Nine of the 10 nuclear reactors that came online in 2015 were situated in East Asia.
That’s the most reactors put into place globally than any other time in the last 25 years, according to a new report from the World Nuclear Association (WNA). Eight were built in China and one in South Korea.
The construction period for nuclear plants in East Asia is low, taking on average only 55 months. This is because the ongoing nature of projects in the region means companies quickly become more experienced and can learn from previous successes and errors, WNA states.
In contrast, two overdue reactors underway in Finland and France are expected to come online after 140-150 months. However, these schedules are not expected to be typical for future plants in Western Europe – UK timelines for similar designs are set at 60 months.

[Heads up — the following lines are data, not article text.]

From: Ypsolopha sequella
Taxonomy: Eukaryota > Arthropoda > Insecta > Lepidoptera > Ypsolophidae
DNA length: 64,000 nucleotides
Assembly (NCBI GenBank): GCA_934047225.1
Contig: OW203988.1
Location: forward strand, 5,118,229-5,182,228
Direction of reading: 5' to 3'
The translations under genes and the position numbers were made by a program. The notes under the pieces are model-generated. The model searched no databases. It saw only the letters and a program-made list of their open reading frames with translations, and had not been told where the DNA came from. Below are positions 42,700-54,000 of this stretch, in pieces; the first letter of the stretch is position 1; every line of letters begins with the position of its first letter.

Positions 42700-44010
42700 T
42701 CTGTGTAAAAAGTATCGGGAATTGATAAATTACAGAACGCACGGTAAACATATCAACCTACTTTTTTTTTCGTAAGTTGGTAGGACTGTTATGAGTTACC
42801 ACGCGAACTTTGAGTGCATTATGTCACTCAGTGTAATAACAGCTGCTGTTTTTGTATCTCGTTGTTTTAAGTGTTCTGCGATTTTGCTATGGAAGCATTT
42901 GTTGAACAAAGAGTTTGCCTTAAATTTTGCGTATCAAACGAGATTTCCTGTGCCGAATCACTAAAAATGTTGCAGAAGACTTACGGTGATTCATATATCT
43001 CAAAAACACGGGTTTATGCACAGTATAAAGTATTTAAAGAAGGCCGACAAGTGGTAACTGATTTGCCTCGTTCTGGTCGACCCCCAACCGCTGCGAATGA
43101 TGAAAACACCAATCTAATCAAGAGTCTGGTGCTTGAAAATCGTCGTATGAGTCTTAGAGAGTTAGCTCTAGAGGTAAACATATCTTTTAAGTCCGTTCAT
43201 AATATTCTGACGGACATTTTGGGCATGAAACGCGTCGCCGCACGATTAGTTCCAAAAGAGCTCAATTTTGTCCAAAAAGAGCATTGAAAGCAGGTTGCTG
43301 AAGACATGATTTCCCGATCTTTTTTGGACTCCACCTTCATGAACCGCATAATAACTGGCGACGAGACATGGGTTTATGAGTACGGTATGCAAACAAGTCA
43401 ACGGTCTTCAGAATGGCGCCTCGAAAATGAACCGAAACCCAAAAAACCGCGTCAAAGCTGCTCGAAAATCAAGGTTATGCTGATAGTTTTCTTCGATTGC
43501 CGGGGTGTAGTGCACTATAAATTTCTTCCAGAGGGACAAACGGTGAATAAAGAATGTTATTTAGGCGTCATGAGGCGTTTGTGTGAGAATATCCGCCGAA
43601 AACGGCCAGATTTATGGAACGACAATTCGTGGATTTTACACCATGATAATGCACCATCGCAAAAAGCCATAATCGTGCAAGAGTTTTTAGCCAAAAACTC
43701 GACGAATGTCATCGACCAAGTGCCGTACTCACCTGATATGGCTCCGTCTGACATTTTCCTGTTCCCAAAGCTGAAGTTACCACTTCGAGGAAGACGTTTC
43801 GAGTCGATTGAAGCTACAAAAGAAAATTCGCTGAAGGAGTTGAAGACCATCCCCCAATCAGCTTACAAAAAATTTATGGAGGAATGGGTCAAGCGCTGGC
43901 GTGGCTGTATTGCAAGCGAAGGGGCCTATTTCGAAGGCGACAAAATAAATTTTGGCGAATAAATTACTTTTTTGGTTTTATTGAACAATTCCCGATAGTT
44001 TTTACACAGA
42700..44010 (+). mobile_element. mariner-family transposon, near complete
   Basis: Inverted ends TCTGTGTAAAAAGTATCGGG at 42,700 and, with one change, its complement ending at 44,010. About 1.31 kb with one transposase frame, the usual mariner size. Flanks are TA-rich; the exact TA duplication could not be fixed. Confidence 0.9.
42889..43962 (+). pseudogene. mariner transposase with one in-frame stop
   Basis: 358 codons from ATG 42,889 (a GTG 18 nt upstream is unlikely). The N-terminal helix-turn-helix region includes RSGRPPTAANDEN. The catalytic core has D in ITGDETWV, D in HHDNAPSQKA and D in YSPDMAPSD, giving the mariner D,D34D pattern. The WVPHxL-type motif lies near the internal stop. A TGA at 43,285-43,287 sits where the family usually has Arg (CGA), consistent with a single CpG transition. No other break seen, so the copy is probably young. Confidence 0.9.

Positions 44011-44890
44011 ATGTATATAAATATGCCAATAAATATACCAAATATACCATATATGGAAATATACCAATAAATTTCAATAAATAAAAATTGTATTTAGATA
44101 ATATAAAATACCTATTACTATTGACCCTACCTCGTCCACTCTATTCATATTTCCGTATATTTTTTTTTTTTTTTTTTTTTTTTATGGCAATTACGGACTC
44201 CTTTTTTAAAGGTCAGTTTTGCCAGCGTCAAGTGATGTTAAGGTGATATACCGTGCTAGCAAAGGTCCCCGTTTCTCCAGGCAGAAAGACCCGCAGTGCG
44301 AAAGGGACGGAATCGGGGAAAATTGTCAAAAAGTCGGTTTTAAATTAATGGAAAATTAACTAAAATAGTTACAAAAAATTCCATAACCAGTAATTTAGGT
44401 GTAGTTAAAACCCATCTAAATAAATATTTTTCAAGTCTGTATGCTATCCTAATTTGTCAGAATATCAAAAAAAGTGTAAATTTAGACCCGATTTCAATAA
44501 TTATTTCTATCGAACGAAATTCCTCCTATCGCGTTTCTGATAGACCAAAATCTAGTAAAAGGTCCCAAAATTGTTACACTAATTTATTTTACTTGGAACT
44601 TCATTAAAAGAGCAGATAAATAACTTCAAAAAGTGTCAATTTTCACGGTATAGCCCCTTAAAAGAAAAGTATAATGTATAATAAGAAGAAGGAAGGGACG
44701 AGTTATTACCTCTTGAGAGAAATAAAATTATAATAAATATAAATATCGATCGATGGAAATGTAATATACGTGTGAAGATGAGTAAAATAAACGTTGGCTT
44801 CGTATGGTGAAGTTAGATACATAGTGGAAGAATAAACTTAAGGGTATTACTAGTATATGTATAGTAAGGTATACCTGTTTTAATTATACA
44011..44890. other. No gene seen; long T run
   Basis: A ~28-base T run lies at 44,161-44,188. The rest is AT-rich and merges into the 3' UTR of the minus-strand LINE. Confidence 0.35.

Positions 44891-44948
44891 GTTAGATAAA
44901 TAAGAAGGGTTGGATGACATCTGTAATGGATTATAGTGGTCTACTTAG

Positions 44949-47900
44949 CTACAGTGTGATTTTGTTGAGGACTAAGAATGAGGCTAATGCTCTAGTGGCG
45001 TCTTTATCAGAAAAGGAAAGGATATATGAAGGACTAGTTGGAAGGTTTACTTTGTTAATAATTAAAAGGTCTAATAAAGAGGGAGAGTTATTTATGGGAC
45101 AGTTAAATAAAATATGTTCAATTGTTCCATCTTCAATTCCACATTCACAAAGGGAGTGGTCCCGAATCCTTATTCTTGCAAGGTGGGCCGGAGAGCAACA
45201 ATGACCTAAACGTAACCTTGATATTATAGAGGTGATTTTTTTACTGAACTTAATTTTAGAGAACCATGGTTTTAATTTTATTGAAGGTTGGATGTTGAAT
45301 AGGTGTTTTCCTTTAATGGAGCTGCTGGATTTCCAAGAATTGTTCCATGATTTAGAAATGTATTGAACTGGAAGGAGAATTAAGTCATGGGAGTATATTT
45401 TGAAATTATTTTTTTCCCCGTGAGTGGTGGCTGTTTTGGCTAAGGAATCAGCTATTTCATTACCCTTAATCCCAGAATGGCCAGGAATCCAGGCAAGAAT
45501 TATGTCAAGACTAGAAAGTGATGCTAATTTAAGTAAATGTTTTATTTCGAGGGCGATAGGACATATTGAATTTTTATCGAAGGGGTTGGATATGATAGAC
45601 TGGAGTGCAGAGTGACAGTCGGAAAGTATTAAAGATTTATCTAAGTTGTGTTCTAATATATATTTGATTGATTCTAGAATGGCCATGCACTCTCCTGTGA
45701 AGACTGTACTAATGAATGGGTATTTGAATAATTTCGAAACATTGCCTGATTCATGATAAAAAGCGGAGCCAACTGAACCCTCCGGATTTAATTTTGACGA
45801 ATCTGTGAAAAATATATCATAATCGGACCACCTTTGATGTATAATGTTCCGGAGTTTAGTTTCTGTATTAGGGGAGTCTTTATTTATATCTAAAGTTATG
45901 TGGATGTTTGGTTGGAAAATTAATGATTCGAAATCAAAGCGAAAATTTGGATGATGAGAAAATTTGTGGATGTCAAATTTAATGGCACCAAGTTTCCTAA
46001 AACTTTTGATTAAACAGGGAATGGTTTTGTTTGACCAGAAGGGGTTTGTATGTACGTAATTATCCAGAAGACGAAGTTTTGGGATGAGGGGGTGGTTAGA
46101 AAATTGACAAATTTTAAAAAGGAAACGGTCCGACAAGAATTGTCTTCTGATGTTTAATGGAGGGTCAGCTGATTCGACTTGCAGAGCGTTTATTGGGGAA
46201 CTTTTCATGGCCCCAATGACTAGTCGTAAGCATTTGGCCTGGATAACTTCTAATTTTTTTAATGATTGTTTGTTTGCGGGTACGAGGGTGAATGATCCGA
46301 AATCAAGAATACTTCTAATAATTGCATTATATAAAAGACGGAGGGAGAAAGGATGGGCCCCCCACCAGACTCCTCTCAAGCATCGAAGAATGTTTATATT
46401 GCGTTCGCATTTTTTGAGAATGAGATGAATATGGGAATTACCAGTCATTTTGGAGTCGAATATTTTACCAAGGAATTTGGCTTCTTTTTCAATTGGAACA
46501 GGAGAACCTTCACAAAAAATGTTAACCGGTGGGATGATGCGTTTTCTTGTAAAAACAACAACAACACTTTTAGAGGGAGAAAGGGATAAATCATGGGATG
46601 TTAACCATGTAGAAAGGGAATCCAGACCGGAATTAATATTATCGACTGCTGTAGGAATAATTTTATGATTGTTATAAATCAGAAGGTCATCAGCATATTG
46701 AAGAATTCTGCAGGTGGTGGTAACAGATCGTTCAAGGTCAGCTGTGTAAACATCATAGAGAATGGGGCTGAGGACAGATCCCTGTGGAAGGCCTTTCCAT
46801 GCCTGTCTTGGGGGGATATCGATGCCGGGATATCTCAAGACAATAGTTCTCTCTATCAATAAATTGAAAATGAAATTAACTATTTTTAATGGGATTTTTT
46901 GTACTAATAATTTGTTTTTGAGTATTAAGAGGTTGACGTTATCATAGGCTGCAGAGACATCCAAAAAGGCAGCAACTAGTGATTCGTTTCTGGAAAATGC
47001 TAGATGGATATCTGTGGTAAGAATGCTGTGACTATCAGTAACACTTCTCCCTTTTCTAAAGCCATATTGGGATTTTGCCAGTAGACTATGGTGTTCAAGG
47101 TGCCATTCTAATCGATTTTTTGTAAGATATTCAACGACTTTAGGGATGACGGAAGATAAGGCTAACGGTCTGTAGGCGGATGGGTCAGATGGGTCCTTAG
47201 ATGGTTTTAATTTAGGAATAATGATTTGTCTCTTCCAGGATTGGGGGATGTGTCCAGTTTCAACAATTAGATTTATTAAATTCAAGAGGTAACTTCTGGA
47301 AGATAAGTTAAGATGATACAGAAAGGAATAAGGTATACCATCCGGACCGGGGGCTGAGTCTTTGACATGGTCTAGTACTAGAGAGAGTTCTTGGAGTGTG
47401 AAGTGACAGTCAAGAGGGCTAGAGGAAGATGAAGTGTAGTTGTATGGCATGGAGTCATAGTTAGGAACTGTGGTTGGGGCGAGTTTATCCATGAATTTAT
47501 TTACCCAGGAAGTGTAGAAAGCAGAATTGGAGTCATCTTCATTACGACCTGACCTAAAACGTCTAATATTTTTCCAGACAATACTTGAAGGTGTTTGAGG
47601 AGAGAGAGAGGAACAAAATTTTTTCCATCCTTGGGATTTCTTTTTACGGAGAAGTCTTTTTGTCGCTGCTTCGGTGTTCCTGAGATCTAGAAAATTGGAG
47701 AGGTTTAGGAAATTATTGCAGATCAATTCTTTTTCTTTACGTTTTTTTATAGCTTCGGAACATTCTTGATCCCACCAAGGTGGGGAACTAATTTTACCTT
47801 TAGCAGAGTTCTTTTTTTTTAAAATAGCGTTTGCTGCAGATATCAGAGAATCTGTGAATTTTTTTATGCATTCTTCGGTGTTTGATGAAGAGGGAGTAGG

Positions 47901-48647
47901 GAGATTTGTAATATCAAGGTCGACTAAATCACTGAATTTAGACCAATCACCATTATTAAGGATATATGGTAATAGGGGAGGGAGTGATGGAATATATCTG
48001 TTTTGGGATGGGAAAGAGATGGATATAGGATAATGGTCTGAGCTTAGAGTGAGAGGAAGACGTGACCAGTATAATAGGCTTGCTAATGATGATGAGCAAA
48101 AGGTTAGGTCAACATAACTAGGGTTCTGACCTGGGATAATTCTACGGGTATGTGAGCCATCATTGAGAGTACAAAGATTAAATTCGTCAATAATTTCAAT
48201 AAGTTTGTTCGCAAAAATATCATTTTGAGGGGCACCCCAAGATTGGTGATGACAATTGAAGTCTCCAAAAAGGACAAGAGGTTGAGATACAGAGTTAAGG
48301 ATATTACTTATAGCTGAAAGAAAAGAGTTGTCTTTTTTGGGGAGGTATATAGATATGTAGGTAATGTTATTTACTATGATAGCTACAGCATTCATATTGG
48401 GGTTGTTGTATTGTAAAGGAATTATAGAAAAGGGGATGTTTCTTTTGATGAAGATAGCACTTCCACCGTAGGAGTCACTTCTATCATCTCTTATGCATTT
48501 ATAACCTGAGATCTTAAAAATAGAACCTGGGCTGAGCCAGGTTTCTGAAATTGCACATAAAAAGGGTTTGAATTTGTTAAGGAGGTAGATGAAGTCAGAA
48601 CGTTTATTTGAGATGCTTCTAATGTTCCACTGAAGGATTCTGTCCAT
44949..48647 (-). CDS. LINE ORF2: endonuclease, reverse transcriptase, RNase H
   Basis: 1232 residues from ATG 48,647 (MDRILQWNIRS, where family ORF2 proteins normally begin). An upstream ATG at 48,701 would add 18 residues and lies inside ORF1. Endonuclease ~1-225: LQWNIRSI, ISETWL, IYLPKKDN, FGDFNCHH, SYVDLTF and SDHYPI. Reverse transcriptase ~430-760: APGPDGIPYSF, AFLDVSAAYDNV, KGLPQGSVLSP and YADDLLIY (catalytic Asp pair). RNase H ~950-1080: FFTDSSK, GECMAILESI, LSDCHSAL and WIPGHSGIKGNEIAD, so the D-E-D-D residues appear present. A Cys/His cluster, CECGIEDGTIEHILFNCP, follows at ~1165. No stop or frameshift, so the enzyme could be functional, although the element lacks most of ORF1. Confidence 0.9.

The long-delayed Hinkley Point C reactor was recently approved by the British Government.
Nearly two-thirds of the world’s reactors currently under construction are being built across seven Asian countries. A further nine countries in Asia have plans to embark upon new nuclear projects soon.
The report adds countries developing their nuclear power capabilities rapidly will need to make sure their grid infrastructure continues to develop at the same time.
The nuclear industry aims to see 1,000GW of new nuclear built by 2050, hopefully supplying 25% of global electricity demand.
Nuclear energy will be part of the discussions at the Energy Live 2016 conference in London today.